In brief: Ghosts from the Library; How to Live When You Could Be Dead; Between the Covers – review | Books

Edited by Tony Medawar
Collins Crime Club, £14.99, pp288

Agatha Christie, Arthur Conan Doyle, Margery Allingham: despite being best known as writers of detective fiction, a genre premised on explanation, all feature here among tales that deliver the exact opposite. As the book’s editor promises, you’ll find within “some things that will not – cannot – be explained, and when the sunlight hits the room, a little darkness always remains.” Along with ghosts and haunted houses, you can expect witches and haunted dresses; Dorothy L Sayers delivers a coda to a classic story by MR James, and Q Patrick spins a tale that will leave you feeling altogether differently about red balloons. Despite being hitherto “lost”, there are few duds here.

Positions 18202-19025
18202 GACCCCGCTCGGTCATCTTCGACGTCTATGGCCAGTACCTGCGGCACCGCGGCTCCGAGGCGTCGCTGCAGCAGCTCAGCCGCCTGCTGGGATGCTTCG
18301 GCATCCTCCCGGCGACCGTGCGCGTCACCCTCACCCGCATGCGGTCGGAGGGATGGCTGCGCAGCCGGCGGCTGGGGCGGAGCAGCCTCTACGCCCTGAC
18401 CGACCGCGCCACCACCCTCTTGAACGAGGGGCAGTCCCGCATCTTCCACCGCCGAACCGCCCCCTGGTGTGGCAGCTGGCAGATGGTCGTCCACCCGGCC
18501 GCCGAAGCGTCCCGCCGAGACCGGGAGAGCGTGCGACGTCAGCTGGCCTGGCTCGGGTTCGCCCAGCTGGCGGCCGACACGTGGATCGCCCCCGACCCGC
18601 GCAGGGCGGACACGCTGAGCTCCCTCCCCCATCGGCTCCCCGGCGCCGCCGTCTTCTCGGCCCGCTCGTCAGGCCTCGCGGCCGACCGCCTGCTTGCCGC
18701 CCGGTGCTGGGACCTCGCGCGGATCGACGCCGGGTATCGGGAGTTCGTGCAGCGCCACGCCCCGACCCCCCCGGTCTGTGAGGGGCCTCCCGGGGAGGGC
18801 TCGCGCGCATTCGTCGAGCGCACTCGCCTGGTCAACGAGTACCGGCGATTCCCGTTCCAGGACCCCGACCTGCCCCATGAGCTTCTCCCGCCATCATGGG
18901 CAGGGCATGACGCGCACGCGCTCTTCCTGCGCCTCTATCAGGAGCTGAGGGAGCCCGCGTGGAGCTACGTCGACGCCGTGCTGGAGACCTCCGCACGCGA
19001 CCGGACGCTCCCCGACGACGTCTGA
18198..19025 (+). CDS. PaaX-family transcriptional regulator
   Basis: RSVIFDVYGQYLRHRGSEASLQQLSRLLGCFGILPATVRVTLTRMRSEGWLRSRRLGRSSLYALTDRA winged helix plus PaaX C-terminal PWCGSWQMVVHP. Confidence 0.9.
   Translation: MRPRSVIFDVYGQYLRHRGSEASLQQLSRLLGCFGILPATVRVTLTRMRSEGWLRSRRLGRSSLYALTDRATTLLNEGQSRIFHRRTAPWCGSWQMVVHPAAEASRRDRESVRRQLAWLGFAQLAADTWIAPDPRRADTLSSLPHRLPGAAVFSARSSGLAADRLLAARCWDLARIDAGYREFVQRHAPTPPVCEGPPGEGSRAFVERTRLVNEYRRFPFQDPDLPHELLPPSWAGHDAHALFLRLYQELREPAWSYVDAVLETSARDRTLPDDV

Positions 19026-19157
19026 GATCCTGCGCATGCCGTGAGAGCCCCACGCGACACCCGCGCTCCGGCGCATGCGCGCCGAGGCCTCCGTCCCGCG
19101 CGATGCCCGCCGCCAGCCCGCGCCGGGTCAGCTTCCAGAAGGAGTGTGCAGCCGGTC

Deborah James
Vermilion, £14.99, pp240

Before her cancer diagnosis, Deborah James, who died in June, was a teacher – and it shows. The voice she brings to this generous book is the same candid, irrepressible one that landed her so many followers as co-host of the podcast You, Me and the Big C, but it also echoes her life’s vocation. To quote from her introduction: “Every single thing that happens to you has a lesson in it if you’re willing to look for it.” Central to these teachings is the idea that by reframing your thoughts, you can change the way you respond to challenges. While the fact that this advice is posthumous puts most problems into humbling perspective, it also highlights the bravery required to follow credos that are essential even if they seem well worn.

Jilly Cooper
Bantam, £8.99, pp240 (paperback)

“Was this really me, so up myself and so utterly obsessed with sex? Did I really dare write that?” So asks Cooper as she looks back on the newspaper columns she wrote from the late 1960s to the early 80s. The answer is yes on two of those three counts, though; as this zesty collection of her favourites reveals, some of the content that’s most eyebrow-raising now would doubtless have been deemed unproblematic then. Cooper really isn’t up herself, incidentally. In fact, Between the Covers provides a masterclass in self-deprecation.

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